Case 1(Probable index case)
A 30 year old pregnant lady was admitted in Masanga hospital on 3rd November 2019 with complaints of fever, side pain, vomiting and bleeding per vagina. The patient was referred from Makonthadae Maternal and Child Health Post (MCHP) where she was first treated. Originally the patient was from Mayorroh community in Kafe Simira chiefdom, Tonkolili District.
The patient was operated on 4th November 2019 due to pregnancy related complications and died shortly (same day) as a result of excessive bleeding mainly from incision sites and other orifices. No sample was taken for this case.
Travel history: Case had only travelled to see parents in a nearby community within the same locality in the last two weeks
Patient was a 33 year old female from Sasaklah community in Kalansogoia chiefdom, Tonkolili District who was admitted on 3rd November at Masanga hospital with septic abortion. The patient underwent manual evacuation on 4th November 2019 by the same medical team that operated on the probable index case (case #1).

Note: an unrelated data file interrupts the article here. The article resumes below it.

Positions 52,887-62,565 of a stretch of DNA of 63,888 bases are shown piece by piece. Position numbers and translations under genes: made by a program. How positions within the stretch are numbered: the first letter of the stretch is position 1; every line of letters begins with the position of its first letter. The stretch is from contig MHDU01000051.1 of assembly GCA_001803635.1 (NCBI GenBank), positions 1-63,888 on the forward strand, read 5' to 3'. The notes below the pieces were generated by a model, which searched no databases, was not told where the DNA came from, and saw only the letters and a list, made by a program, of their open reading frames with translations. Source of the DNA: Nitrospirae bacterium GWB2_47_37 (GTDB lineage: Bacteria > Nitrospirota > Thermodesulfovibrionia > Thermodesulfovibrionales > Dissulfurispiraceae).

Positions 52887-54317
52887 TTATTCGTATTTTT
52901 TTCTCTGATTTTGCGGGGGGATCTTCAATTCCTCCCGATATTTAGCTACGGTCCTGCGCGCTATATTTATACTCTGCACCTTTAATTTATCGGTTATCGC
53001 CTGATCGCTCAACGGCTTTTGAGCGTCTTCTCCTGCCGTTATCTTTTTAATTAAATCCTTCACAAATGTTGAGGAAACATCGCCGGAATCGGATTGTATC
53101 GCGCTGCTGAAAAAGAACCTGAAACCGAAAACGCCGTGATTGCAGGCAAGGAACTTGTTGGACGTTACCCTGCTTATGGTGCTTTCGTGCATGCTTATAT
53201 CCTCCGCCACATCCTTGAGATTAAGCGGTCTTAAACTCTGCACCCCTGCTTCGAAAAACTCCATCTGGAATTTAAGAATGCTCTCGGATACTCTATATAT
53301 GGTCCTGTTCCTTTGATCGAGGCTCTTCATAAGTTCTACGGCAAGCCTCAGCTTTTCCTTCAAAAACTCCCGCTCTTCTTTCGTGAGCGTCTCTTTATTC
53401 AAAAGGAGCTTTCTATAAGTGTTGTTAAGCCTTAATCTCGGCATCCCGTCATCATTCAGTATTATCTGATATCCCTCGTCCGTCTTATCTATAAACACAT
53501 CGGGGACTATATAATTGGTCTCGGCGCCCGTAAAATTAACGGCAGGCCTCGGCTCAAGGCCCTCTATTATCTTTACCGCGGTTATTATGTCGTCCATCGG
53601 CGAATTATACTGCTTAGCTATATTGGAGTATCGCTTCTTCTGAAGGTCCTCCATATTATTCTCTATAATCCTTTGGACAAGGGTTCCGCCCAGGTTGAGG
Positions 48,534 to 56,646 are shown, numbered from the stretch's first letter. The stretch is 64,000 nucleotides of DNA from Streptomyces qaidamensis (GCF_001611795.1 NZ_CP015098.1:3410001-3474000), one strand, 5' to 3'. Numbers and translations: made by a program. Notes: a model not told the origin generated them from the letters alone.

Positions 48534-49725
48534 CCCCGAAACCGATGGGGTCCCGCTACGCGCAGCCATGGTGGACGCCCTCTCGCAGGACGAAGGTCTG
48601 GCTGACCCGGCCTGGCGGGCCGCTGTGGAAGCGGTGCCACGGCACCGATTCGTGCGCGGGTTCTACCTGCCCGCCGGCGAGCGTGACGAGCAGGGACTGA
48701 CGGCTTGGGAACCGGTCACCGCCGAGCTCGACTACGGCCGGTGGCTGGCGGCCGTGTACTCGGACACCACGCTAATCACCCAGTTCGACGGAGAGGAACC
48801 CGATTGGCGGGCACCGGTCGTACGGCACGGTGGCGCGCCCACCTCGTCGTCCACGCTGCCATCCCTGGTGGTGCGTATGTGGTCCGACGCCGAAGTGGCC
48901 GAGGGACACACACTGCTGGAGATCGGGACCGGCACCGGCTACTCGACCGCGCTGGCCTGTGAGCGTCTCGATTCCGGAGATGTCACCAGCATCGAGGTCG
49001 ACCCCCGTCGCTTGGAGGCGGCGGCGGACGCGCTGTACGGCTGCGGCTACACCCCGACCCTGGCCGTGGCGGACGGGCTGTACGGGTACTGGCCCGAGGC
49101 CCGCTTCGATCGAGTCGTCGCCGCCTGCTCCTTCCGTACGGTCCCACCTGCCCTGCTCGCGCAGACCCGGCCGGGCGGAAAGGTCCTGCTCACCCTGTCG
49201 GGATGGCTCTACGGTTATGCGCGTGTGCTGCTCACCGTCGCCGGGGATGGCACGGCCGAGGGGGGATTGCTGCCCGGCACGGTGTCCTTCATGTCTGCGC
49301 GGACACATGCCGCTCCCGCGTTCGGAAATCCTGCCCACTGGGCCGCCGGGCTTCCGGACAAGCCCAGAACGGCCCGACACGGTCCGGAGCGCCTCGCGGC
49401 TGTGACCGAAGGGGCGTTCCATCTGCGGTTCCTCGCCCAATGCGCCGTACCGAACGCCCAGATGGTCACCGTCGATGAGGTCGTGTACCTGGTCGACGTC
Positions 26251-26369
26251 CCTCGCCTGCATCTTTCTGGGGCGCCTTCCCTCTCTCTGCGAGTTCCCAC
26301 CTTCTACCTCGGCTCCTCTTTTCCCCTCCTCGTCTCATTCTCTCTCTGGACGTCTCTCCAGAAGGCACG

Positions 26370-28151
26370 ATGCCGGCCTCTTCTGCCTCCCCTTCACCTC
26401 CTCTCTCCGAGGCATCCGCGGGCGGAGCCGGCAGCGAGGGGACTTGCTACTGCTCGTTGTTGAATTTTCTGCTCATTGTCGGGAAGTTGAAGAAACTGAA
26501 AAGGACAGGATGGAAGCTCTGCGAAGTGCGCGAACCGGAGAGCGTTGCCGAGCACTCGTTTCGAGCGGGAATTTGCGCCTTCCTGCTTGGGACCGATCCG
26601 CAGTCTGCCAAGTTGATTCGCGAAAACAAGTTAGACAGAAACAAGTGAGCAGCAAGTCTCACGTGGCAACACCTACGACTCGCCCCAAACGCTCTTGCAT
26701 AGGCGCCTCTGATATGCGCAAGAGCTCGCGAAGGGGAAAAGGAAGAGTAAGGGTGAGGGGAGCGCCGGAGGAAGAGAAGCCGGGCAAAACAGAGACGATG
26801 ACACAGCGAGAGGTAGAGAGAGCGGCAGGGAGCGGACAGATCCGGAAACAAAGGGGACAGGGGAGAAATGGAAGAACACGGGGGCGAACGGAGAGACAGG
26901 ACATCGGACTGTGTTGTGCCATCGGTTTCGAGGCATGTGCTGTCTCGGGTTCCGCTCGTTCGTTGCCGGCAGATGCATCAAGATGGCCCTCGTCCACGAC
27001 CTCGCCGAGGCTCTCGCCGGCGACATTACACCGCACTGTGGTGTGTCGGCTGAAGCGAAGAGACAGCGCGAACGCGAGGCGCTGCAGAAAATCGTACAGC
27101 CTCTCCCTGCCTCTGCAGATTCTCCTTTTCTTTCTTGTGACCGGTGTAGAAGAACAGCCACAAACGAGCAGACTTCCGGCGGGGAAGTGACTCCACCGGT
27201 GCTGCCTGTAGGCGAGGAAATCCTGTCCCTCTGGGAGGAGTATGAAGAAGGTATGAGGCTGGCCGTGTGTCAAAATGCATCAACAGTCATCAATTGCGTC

The patient later developed acute abdomen and had a laparotomy performed on 4th November 2019. The patient developed fever with bleeding from the gums on 16th November 2019 and died on 19th November 2019. No sample was taken for this case.
Dr. #1 performed Caesarean Section (CS) on case 1 and manual evacuation on case 2 on the same day (4th November 2019). He developed signs of fever, headache, and general malaise on the 10th November 2019. He was treated for typhoid, malaria and influenza but symptoms persisted. He was then repatriated to the Netherlands on the 19th November 2019 where he was tested positive for Lassa fever on the same day.
Dr. #2 assisted in the surgery of case one and was involved in the general management of both cases (1&2). She developed symptoms on the 11th November 2019, her sample was collected and sent to Netherlands where it tested positive for Lassa Fever on the 21st November 2019. She was repatriated to the Netherlands on the 23rd November 2019.
Nurse #1 an anaesthetist who administered anaesthetics for both cases (1&2) also developed signs of fever, body ache on the 16th November 2019. His sample was taken to Kenema and tested positive for Lassa on the 22nd November 2019.
Nurse #2 a ward nurse prepared the corpse of case 1 for burial. She developed symptoms (fever, headache, vomiting, epigastric and body pains) on the 11th November 2019 and travelled to Makeni for family support. Her sample was taken and tested for Lassa Fever but the result is indeterminate.
Dr #3 a trainer/clinician developed symptoms (diarrhoea and vomiting) on the 21st November 2019. Sample has been taken and results pending.
Ministry of health and Sanitation says that the 3 confirmed cases of Lassa fever are health care workers from the same hospital, pointing to hospital based transmission (health care associated); and that successful control of this outbreak is in force.